Explaining Death

How to explain a loved one's death to a toddler.

By Linda Bream, psychologist

Q: My father recently passed away, and my 2.5-year-old daughter has been asking for Papa ever since. I was advised to tell her that he was on a long trip and we wouldn’t be seeing him for a long time, but that we would see him again. Am I doing my child an injustice by not telling her the truth about her grandfather?

A: At 2.5, your child has no real concept of death, so she won’t understand that her grandpa is gone forever. Try giving her minimal information without telling her something untrue.

Explain that he has died and she won’t be able to see him anymore. When she asks about him, look at a photo together and share a memory about him. Then gently move her on to a new train of thought by playing or reading a story.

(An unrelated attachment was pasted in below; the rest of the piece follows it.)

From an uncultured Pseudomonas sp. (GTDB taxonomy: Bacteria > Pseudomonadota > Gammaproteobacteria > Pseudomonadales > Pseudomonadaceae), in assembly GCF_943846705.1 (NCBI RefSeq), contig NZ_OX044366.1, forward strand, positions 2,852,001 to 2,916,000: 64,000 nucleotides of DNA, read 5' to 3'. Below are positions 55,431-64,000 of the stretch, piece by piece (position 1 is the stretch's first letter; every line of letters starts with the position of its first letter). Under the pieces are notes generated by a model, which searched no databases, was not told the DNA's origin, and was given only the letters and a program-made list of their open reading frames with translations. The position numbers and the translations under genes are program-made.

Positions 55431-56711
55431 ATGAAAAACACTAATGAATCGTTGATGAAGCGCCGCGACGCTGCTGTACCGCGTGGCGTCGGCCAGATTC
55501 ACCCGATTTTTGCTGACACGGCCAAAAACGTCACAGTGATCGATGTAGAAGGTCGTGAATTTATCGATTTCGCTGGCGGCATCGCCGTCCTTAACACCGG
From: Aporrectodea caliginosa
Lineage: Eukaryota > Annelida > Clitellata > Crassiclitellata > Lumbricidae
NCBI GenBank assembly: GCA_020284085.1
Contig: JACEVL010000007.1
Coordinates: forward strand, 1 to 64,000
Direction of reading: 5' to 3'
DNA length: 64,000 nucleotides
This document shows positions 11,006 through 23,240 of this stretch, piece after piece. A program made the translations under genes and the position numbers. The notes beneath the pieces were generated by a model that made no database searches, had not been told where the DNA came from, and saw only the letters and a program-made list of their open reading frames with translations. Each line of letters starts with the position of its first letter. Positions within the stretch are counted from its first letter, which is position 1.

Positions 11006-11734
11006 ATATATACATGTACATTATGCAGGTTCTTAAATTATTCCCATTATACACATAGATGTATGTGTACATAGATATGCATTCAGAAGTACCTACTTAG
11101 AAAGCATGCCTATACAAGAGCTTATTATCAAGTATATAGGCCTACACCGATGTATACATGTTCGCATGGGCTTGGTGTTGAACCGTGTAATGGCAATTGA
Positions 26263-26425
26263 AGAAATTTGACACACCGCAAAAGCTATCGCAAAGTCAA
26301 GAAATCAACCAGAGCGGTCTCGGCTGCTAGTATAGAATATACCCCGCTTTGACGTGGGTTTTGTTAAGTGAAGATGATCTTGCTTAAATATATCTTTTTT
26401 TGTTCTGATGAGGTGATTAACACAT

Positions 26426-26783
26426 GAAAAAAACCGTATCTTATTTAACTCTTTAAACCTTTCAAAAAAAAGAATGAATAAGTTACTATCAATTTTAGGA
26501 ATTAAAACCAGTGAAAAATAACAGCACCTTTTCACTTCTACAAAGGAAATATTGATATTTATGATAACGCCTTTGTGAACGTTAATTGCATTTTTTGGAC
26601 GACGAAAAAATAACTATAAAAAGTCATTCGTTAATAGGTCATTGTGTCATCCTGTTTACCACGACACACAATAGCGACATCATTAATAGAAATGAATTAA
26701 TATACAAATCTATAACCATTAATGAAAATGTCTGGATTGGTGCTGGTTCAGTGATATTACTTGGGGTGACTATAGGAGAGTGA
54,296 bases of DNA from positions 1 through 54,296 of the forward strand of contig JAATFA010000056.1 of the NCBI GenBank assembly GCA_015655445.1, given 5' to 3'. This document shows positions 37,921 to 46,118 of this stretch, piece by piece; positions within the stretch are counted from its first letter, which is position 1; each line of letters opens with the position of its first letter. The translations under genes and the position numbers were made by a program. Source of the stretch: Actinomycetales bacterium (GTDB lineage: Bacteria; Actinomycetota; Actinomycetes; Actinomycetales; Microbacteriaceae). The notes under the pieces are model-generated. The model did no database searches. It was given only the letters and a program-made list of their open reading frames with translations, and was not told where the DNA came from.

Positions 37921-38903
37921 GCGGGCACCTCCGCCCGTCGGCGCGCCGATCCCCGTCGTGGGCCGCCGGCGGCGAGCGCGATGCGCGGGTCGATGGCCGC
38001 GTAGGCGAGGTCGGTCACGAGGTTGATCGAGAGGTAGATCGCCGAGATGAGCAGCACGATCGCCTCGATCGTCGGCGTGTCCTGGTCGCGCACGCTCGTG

While young children don’t understand death, they do pick up on your emotions. Your daughter may be sensing your sadness or anxiety surrounding the loss of your father. Keep her routine the same, give her extra bedtime cuddles, and reassure her that you love her and she is safe.

Children go through predictable stages about understanding death. When she’s older, your daughter will likely ask about her grandpa again. Most hospice services and some funeral homes have information to help children cope with loss. Feeling reluctant to talk about the permanence of death is natural; we want to protect our children from pain. Your love, guidance and reassurance are what your daughter needs most.

This article was originally published on May 11, 2011

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